Q: How does advaita explain psychic phenomena such as levitation, seeing past lives, creating a piece of fruit by thought, teleportation of things, and other phenomena mentioned by Patanjali and many ascended masters?
A: Advaita doesn’t attempt to explain such things, because they do not really have anything to do with Advaita. The bottom line of Advaita is that there is no creation, no people, no object, no action; there is only brahman. So you see it is not relevant.
It is certainly true that many teachers seem to tacitly acknowledge that some people do have such powers, which are called siddhi-s. But the pursuit of such things takes one away from the truth obviously and serves no useful purpose. Also, some teachers refer to what we might call magical illusions as part of their teaching of mAyA, for example. But this is purely for their utility in pointing towards the truth, in the same way as they use stories like the rope and snake.
This may not be a satisfying answer but I hope you can appreciate that it has to be the stance of Advaita.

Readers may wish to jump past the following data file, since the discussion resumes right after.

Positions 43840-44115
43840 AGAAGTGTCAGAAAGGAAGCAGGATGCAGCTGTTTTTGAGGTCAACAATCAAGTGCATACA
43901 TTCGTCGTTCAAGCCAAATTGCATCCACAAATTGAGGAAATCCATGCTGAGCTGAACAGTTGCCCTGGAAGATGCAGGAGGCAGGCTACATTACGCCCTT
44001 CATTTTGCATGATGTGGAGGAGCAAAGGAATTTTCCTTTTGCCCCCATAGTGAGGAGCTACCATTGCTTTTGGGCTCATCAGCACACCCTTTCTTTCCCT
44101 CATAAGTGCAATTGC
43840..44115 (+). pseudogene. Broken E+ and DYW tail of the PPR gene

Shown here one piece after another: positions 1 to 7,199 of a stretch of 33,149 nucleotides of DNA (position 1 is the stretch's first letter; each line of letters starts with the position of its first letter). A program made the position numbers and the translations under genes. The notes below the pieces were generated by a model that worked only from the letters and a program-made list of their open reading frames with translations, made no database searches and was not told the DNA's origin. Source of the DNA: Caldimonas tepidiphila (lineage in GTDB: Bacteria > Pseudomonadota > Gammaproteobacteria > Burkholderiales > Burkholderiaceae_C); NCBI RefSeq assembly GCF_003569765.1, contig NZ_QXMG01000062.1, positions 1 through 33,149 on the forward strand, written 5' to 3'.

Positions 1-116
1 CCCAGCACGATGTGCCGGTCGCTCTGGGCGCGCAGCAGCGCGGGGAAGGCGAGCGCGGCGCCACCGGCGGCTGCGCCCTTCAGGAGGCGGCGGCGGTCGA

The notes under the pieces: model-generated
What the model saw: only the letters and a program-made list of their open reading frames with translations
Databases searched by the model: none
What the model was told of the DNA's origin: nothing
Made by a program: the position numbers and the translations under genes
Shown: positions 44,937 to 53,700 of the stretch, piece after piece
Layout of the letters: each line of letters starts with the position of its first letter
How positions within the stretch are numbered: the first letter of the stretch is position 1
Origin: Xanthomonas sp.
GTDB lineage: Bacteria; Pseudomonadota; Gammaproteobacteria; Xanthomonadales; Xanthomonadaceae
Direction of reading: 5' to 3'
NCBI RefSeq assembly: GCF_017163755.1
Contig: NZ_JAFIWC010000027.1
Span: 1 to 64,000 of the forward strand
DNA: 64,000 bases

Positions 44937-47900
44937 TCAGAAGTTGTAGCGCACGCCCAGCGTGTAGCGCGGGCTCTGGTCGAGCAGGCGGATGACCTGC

Having said that, Advaita does address (in some of the more esoteric discussions) some aspects which fall into this sort of category. See, for example, my blog on the souls journey between lives: http://advaita-academy.org/blogs/DennisWaite/Between-Lives.ashx.
Q: Whether this world, you ,me are present or I am dreaming,as I read in so many places in advaita books? If it is so then who is writing to whom?
A: There are lots of Q&As at the site on the subject of paramArtha versus vyavahAra. The answer to your question lies here. In reality, there is only Brahman but, in our ignorance we believe that there are separate people and a world of objects. When we gain Self-knowledge, we understand the reality. We still see the independent names and forms but know that they are all Brahman.
This word is real in the sense that it is Brahman; you are not dreaming it. You, the form of Brahman with the name X, are writing via computer name and form to me, who is also name and form of Brahman.